LOUISVILLE, KY – The all-new ’15 Chrysler 200 midsize sedan represents more than just an evolutionary change from the outgoing model. In fact, it’s a wonder the automaker retained the 200 name, as this vehicle has little in common with its predecessor.

The outgoing model was widely panned as an unworthy contender in the ultra-competitive midsize sedan segment, although the car wasn’t as nearly as bad as some made it out to be.

But Chrysler took the criticisms to heart and set out to design a truly competitive model starting from scratch.

The automaker’s CUS-wide platform underpins the new 200, which is a good start considering the architecture also serves as the basis for the Alfa Romeo Giulia.

Chrysler says the new body structure, which includes laser-brazed roof welds, increases torsional stiffness, giving the car sporty European handling dynamics unlike other entries in the segment.

The ’15 200 comes with either a 3.6L Pentastar V-6 making 295 hp and 262 lb.-ft. (355 Nm) of torque or a 2.4L MultiAir2 inline 4-cyl. mill producing 184 hp and 173 lb.-ft. (235 Nm) of torque. Both are mated to a 9-speed automatic transmission, the only midsize sedan to offer such a gearbox.

Both mills, combined with the car’s stiff suspension, provide for spirited driving on some surprisingly twisty roads here, some of which would induce nail-biting in some cars.

While the 200 lends itself to more aggressive handling than others in the segment, the taut suspension and ultra-precise steering may not appeal to all midsize sedan consumers, many of whom prefer a cushier ride with less feedback from the road.

Of the two engines, the 3.6L by far is the most impressive, but may be a bit of overkill. While exhilarating to drive, especially when accelerating out of a hard corner, most customers won’t need this much power, especially if fuel economy is a main shopping consideration.

The 200 equipped with the 2.4L engine achieves a fuel economy rating of 23/36 mpg (10.2-6.5 L/100 km) city/highway, while the V-6 is rated at 19/32 mpg (12.3-7.3 L/100 km).

It’s not a huge difference, but when combined with an upcharge ranging from $2,795 to $4,295 for the V-6, depending on trim level, the 2.4L makes more sense to the pocketbook, and a 184-hp engine in a car this size is plenty.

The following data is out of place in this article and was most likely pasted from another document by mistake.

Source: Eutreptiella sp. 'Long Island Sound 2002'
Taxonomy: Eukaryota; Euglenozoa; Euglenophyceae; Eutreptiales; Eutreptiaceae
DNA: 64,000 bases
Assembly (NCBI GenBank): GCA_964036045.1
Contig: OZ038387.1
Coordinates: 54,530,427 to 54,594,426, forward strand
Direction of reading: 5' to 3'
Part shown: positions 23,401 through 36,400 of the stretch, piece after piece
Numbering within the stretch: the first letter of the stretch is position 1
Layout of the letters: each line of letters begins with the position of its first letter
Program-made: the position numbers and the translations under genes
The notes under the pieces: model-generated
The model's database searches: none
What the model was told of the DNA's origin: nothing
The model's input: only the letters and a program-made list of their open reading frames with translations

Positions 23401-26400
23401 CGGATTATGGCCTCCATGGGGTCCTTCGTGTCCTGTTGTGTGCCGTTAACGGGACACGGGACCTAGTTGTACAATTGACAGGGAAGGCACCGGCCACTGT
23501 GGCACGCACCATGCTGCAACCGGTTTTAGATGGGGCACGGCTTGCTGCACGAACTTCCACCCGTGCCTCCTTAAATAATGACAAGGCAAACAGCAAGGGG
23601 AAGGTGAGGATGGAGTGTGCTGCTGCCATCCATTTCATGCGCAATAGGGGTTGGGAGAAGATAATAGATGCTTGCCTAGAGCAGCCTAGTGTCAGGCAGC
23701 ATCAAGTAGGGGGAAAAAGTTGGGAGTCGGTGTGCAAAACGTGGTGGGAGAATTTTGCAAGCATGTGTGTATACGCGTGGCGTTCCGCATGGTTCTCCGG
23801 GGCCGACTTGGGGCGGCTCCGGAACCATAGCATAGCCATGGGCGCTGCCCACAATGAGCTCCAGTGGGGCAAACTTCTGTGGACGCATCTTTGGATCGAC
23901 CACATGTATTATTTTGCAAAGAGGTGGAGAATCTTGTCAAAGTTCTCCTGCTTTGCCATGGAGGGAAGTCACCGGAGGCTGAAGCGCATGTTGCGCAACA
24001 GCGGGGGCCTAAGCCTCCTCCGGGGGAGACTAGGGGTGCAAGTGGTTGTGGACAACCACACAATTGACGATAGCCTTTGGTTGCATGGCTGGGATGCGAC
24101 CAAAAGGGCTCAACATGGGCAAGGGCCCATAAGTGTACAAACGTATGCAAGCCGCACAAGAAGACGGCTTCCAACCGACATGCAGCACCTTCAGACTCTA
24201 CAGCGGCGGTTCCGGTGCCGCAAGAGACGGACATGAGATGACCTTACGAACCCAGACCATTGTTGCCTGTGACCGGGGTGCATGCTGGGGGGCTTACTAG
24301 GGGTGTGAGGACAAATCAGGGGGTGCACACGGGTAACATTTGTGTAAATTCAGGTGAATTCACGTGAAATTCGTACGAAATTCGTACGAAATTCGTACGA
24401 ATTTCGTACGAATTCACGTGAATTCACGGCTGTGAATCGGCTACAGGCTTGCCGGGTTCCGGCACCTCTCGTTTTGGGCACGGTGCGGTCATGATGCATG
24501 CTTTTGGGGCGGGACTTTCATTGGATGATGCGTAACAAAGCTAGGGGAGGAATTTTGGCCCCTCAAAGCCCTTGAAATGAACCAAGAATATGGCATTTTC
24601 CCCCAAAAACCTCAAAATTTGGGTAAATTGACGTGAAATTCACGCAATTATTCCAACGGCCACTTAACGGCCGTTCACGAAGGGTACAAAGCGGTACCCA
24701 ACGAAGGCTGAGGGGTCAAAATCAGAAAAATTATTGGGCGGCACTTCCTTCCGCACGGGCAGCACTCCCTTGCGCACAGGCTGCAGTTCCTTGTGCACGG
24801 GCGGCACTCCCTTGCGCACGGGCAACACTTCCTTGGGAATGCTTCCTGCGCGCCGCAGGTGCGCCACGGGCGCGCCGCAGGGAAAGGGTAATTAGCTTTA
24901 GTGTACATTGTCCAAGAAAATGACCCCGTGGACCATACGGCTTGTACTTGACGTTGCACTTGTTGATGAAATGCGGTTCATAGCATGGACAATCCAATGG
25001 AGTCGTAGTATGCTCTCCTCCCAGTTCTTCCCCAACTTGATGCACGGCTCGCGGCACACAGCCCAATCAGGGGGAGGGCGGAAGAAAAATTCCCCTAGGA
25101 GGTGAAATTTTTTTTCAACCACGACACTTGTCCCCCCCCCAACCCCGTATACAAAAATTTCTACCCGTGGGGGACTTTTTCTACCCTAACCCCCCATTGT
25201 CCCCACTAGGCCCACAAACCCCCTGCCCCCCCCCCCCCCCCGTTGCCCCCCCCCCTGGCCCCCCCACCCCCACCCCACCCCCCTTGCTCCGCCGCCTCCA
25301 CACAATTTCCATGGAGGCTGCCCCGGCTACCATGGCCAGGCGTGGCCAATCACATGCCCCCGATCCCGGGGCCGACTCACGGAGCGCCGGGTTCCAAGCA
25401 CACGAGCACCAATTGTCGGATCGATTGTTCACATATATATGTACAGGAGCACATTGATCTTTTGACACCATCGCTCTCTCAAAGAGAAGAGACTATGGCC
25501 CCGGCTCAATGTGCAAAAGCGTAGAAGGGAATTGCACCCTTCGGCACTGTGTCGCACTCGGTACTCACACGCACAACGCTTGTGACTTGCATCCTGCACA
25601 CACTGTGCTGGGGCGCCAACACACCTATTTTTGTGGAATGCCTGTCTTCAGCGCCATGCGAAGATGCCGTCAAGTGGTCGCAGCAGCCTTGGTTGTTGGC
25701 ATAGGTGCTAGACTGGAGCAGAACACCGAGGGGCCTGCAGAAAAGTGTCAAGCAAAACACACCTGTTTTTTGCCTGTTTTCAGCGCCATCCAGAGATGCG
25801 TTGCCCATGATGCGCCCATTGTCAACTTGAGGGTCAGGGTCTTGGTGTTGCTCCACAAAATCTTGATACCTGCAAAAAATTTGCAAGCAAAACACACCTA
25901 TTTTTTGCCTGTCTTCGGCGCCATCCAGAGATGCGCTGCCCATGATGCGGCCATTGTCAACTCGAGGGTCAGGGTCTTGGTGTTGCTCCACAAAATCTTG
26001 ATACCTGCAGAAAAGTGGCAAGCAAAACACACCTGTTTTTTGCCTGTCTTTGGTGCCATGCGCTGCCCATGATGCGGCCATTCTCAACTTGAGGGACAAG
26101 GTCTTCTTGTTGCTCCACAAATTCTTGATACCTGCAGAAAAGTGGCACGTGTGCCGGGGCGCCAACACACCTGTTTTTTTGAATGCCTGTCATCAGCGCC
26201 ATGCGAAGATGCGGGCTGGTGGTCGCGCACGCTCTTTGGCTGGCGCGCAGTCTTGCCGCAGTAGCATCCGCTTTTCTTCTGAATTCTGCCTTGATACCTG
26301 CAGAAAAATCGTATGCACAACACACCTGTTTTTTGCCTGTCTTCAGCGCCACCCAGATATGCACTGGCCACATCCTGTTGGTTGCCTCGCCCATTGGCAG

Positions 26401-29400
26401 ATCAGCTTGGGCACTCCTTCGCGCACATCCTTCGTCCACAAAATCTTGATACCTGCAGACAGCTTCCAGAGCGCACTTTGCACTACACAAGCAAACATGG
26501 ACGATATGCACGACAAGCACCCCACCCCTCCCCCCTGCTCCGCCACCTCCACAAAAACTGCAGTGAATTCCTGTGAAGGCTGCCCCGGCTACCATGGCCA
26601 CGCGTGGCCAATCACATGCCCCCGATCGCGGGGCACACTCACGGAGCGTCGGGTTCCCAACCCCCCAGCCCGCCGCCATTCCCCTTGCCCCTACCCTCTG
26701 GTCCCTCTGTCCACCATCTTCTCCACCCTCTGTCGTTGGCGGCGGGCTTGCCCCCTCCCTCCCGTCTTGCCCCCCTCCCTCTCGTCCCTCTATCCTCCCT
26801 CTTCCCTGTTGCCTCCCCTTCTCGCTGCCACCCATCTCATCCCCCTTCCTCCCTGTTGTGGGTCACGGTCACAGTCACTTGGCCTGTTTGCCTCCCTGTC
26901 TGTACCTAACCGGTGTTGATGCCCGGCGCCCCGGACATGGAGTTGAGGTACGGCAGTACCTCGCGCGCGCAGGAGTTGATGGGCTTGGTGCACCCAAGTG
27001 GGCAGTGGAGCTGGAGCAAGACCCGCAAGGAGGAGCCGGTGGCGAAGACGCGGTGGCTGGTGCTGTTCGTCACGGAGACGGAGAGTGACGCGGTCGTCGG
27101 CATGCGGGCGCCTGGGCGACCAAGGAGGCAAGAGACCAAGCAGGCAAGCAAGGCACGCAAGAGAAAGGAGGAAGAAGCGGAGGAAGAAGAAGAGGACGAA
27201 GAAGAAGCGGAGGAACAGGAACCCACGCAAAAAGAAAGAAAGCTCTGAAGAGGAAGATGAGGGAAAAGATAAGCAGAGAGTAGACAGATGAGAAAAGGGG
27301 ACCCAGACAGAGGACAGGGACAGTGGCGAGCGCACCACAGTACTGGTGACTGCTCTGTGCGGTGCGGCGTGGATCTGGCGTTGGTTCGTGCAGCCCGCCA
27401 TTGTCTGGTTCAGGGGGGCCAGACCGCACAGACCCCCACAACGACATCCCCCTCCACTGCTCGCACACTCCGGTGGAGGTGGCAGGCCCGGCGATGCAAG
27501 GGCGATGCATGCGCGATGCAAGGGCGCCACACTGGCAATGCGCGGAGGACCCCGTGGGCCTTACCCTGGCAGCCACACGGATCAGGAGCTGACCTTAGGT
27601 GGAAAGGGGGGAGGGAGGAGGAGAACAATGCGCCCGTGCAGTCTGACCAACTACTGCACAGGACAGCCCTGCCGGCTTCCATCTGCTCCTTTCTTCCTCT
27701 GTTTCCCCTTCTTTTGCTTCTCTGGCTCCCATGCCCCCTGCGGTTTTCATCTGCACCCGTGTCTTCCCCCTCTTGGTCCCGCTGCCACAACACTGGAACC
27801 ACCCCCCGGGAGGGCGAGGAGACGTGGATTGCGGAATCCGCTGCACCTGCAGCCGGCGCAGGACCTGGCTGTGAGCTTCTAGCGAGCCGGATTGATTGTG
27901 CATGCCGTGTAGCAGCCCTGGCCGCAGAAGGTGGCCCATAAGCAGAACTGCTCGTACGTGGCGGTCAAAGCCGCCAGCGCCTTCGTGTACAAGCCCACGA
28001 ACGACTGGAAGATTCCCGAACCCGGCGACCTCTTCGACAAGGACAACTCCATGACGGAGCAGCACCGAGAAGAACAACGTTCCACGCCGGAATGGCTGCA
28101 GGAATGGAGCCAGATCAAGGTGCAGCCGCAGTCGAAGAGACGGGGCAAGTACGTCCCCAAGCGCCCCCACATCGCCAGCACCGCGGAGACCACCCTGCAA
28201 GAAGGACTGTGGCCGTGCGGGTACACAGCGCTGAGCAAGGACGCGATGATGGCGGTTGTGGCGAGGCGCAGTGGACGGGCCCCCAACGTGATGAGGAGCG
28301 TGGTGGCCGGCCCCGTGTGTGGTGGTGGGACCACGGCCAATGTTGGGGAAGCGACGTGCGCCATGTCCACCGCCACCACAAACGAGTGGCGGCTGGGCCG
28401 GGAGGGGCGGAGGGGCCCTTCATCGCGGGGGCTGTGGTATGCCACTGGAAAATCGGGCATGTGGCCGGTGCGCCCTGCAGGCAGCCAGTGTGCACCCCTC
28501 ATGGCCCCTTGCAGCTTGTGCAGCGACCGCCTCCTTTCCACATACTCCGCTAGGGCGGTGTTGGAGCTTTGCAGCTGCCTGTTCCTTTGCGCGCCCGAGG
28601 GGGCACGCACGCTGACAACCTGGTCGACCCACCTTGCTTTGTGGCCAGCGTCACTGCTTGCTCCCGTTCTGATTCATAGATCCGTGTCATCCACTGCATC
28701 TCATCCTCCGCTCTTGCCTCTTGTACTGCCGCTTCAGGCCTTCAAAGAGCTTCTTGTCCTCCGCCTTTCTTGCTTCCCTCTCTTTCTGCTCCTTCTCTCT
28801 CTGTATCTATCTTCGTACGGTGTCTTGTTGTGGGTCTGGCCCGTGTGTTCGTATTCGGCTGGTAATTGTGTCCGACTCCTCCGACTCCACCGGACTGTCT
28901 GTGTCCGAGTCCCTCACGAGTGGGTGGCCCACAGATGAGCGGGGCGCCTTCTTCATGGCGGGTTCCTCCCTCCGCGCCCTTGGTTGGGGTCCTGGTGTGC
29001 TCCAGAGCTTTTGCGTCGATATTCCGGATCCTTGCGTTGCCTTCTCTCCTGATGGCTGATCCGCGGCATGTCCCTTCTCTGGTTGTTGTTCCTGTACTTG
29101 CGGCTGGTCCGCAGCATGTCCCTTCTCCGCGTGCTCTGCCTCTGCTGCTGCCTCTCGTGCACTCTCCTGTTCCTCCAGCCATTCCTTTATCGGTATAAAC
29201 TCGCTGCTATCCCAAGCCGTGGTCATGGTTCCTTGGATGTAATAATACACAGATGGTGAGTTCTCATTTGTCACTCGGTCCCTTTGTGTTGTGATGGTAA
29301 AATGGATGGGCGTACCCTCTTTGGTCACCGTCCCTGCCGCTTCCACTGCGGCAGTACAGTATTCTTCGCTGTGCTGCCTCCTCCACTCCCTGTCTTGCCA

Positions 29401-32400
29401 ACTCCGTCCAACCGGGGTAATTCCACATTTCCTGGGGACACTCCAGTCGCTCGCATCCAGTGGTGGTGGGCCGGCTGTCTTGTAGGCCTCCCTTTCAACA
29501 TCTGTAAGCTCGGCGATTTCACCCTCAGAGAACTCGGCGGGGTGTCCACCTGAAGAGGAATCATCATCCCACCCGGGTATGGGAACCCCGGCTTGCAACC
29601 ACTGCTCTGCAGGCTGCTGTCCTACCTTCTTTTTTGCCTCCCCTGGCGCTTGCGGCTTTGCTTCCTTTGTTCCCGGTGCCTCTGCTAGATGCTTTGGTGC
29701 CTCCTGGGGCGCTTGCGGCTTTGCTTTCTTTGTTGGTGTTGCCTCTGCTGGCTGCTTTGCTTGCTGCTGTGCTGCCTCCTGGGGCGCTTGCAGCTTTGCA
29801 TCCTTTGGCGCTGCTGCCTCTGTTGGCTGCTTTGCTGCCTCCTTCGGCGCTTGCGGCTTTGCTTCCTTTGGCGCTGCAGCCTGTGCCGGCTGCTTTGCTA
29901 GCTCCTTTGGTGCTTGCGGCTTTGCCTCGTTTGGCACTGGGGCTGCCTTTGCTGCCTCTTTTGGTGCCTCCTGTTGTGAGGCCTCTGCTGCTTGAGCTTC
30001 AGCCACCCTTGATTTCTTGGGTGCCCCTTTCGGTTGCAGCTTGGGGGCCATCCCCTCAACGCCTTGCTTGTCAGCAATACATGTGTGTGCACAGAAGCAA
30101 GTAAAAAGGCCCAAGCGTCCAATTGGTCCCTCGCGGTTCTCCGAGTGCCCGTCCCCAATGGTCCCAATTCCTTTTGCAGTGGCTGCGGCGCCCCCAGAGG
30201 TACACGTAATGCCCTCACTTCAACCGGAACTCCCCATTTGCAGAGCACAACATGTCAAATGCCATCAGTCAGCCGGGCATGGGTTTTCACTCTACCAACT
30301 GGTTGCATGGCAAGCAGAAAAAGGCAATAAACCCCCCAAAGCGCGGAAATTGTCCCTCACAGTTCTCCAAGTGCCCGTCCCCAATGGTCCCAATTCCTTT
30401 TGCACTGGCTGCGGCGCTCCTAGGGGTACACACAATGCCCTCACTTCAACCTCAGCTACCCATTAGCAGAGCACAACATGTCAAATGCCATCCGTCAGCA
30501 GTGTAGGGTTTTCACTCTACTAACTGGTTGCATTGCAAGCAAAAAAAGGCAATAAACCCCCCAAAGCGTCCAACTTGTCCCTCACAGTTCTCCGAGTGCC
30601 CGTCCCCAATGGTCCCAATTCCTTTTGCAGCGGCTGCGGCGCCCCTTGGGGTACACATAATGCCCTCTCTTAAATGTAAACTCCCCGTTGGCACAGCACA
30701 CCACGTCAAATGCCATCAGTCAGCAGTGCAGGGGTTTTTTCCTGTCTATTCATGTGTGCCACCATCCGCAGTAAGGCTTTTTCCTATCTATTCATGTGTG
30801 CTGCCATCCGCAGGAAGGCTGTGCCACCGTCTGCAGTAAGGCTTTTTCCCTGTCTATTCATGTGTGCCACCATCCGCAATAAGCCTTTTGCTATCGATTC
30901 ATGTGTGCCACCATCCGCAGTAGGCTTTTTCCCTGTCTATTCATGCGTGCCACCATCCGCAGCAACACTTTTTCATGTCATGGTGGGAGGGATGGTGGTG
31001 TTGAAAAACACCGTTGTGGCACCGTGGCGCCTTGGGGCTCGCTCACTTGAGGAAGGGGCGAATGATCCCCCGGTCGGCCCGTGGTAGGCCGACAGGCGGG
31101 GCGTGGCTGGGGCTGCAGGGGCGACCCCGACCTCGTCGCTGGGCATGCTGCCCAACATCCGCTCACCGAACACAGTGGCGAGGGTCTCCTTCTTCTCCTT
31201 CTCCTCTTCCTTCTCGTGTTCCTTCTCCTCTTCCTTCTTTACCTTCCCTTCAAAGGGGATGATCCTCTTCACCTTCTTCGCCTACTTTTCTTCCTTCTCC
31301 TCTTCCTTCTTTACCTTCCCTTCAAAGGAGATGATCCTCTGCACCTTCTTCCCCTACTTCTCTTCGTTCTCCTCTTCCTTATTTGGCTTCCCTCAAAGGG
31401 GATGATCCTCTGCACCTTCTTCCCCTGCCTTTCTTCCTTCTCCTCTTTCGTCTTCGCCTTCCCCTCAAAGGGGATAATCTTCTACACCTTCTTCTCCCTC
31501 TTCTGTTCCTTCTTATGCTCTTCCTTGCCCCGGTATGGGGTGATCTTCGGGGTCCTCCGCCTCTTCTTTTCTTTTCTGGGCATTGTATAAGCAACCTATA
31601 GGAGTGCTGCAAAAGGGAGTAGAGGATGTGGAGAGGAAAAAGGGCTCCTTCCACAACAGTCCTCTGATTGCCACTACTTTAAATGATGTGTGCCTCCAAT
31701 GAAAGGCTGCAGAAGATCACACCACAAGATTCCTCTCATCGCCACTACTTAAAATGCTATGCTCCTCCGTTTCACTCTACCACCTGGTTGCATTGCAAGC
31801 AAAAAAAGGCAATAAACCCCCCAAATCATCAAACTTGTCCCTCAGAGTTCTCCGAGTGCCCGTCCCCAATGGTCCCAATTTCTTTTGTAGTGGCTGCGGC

The transmission helps a lot in achieving the solid fuel-economy ratings. The gearbox experienced delays in its initial launch due to glitches, and shifts remain a bit clunky in the 200.

A manual transmission offering would be nice, especially considering archrivals such as the Ford Fusion and Honda Accord offer such an option, but Chrysler officials say not enough people select the option for it to make business sense.

Styling Meant to Evoke American Flavor

Exterior styling has undergone a major overhaul, although there are some similarities with the previous-generation car.

Sheetmetal is similar to the Fusion and Hyundai Sonatas’ coupe-like profile, but Chrysler designers added sensual lines to inject an “American flavor.”

Character lines flow from hood to trunk, with a particularly dramatic crease stretching from the bottom of the front door to the rear. The lines are a nice idea, but a tad overdone.   

Still, the exterior distinguishes the ’15 Chrysler 200 from the pack and mostly should be a selling point. Nice additions include modern lighting technology, including available full-LED daytime running lamps, LED fog lamps and standard LED taillamps.

To appeal to differing consumer tastes, the 200 comes in both S and C trim levels, the S being the sportier of the two, with gloss black trim and accent pieces replacing chrome bits. The C focuses more on luxury, featuring chrome on the belt moldings and doorframes as well as body-colored mirrors and door handles.

Inside, much attention has been paid to detail, from the stitching on the seats to tightly fitting trim pieces and headliner. Amaze and delight features include the embossed Detroit skyline on the rubber mat in the bottom of the pass-through storage of the center console and moveable cupholders.

Chrysler has made a concerted effort to upgrade its interiors, and the payoff is evident in the new 200. It's light-years ahead of the outgoing model and on par with the top competitors in the segment.

One minor complaint is that the sloping roofline compromises rear-passenger headroom. But for occupants under 6-ft. (1.8-m) tall, the rear seating area is comfortable and spacious enough.

Interior designers here say to expect special-edition 200s in the future with different interior themes. If they’re anything like what Chrysler did with the Chrysler 300 Luxury Series, a 2012 Ward’s 10 Best Interiors recipient, we have something special to look forward to.

The ’15 Chrysler 200, built at the automaker’s Sterling Heights, MI, assembly plant, starts at $21,700, making it competitive in the midsize sedan segment. When packed with options, the price can rocket to nearly $40,000.

The new sedan represents a golden opportunity for Chrysler to be a player in the segment, but it will have to overcome the negative baggage of the previous generation car and some incredibly strong competition.

bpope@wardsauto.com

'15 Chrysler 200 Specifications

Vehicle type 5-seat, 4-door sedan
Engine 2.4L inline 4-cyl.
Power (SAE net) 184 hp @ 6,000 rpm
Torque 173 lb.-ft. (235 Nm) @ 4,600 rpm
Bore x stroke (mm) 88 x 97
Compression ratio 10.0:1
Transmission 9-speed automatic
Wheelbase 108.0 ins. (2,742 mm)
Overall length 192.3 ins. (4,884 mm)
Overall width 73.6 ins. (1,871 mm)
Overall height 58.7 ins. (1,491 mm)
Curb weight 3,473 lbs. (1,575 kg)
Base price $21,700
Fuel economy 23/36 mpg (10.2-6.5 L/100 km)
Competition Ford Fusion, Honda Accord, Nissan Altima, Toyota Camry
Pros Cons
9-speed automatic transmission standard Shifts not the smoothest
Coupe-like profile Compromises rear headroom
Tightly tuned suspension May be too rough for some buyers